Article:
I won’t go on drinking binges with Belinda anymore. I know it was wrong, I know she’s married and has a little child, and I won’t ever do that again.
I’ll go see my dad back home, I swear. I know he’s got maybe a year to live and I never go see him. But I will, I’ll go see my dad.
Just don’t let it turn on the light.
There was a muttering, clickety sound from the door.
And the light came on, and he couldn’t help looking over the edge of the table.
And Burgess gave a short scream, distantly aware that he was wetting his pants.
They had stripped all the skin off Ahmed’s skull, to be used in some other project, but they’d left the eyes, and there was no mistaking those big brown eyes. Ahmed’s eyes.
The skull ratcheted up on a shiny metal improvised spinal stalk, turning slowly, like a periscope, to look right at him.
Then the thing began to crawl his way.
The breakouts climbed into some people and reorganized them, like with Kyu. Others were just . . . parts.
Which was maybe why it pushed the overturned tabletop against him, and simply crushed him against the wall.
He was mostly dead before his head popped off his shoulders.
Which was proof, wasn’t it, that death is often merciful?
Major Henri Stanner, AF intelligence liaison to the NSA, was leaning out an open door, half hanging about eight hundred feet over the desert floor. He flicked a toggle on the binoculars to filter out the glare of the sun so the boulders and little trees and gullies were crisply outlined within a wash of blue tint. The wind brought the sharpness of sage, the mild perfume of cactus flowers. Maybe there was a faint rotten smell, too, underneath. Could be someone’s steer had wandered off and died. Could be a lot of things.
Looking over Lab 23 from the air, Major Stanner said, “If you use a compound that burns hot enough, something magnesium based, I think firebombing will do the trick. That’s what the Cleansing Protocol says.” He had to speak loud enough to be heard over the helicopter’s engine, the thwack of its blades. The Blackhawk tilted as it curved back over the Facility. He lowered his field glasses and shook his head. “It’s really not necessary to nuke it.”
“We were thinking jus...
“With his electric intensity, elegant prose, and eye for details both sleazy and tender, Shirley is one of the most original voices in fiction today.” –POPPY Z. BRITE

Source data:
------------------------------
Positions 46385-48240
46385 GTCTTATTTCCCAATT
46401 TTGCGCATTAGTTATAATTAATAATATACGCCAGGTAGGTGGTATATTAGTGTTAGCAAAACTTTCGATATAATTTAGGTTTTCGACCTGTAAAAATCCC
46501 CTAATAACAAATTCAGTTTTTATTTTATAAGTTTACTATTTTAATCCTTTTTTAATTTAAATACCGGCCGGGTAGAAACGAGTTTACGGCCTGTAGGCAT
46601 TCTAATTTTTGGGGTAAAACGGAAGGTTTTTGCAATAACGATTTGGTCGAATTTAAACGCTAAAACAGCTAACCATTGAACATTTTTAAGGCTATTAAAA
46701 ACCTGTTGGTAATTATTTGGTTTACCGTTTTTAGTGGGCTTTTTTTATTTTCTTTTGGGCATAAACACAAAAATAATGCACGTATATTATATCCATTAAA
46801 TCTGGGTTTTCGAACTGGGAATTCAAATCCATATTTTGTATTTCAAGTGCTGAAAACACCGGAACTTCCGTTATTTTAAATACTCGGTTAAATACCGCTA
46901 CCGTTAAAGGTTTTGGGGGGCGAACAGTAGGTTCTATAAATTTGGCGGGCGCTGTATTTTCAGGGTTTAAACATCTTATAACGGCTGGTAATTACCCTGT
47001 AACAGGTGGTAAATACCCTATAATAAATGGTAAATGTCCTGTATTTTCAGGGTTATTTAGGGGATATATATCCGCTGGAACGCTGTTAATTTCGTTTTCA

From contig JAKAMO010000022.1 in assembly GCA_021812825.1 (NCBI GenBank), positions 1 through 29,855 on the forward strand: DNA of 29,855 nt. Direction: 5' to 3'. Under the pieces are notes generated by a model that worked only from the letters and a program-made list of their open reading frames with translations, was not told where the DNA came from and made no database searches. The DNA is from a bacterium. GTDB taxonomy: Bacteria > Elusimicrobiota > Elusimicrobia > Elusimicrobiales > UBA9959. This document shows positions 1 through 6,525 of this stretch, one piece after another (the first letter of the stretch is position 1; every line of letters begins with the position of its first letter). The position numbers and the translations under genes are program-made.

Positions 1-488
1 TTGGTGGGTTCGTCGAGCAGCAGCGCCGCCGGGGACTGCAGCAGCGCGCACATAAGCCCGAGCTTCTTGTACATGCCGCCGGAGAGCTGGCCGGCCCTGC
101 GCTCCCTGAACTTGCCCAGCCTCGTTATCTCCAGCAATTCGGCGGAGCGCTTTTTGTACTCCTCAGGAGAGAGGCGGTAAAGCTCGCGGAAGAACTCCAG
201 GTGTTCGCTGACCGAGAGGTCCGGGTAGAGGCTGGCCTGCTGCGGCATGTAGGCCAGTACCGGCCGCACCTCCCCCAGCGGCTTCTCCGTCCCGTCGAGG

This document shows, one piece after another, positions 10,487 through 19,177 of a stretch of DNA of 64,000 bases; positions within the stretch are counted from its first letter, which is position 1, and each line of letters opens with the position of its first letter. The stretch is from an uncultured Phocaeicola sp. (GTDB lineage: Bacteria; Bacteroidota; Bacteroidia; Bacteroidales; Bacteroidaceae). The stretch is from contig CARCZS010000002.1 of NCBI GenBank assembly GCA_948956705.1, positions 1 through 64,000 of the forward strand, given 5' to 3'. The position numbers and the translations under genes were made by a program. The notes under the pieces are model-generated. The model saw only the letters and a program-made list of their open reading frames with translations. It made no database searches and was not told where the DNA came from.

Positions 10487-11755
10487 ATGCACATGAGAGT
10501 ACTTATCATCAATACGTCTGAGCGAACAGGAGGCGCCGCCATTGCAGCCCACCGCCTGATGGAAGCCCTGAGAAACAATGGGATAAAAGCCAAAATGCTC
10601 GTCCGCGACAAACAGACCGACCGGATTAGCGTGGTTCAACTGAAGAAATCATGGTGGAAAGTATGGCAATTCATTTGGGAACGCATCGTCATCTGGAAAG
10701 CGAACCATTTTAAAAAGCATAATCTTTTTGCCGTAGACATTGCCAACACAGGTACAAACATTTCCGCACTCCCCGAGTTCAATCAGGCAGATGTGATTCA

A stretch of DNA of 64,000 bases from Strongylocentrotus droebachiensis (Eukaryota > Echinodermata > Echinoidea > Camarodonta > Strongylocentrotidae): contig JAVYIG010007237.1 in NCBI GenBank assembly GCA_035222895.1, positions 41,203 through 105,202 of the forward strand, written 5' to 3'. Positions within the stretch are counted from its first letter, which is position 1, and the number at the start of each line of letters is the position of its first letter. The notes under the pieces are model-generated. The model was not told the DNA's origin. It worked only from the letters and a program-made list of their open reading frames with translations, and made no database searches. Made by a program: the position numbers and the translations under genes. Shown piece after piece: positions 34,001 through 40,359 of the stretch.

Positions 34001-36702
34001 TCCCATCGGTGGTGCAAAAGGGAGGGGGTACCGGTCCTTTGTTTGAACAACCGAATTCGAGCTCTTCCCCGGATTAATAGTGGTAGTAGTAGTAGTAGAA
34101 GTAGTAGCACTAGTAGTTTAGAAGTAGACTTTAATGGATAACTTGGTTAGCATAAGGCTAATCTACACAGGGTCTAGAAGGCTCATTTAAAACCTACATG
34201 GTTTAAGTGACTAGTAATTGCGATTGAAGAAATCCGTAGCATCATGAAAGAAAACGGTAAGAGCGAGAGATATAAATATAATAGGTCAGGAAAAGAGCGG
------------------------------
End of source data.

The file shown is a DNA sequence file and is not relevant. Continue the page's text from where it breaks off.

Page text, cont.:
“Barely street-legal, Shirley’s Bosch-like visions mark him out as perhaps the closest thing contemporary American fantasy has to a genuine ‘outsider artist.’ ” –WILLIAM GIBSON, Author of Neuromancer
“John Shirley accomplishes things that most writers would not dare to attempt.” –BRUCE STERLING, Author of Schismatrix
“John Shirley is an adventurer, returning from dark and troubled regions with visionary tales to tell. I heartily recommend a journey with John Shirley at your side.” –CLIVE BARKER
"Shirley's latest begins horrifyingly--a top-secret government lab is destroyed by nasty, experimental nanotechnology--and just gets creepier, though more subtly so for quite a while, with just flashes of strange things in the woods and odd behavior by the involved populace. The comfortable town of Quiebra is in deadly danger, but the government, afraid of what will happen if the outside world finds out what has been let loose, is playing its cards close to its chest. For the Quiebrans, however, their predicament seems at first only a streak of light in the night sky and a potentially profitable salvage operation for Adair Leverton's father. Shirley's characters are believably flawed and variable, while his nasty little nanocreatures are, well, nasty (also singleminded about spreading). Meanwhile, his prose is often quite wonderful, even when he is describing something stomach-turningly icky. This portrayal of the dangers of secret experimentation with the diabolically dangerous is unnerving, not least because it is frighteningly convincing." -Booklist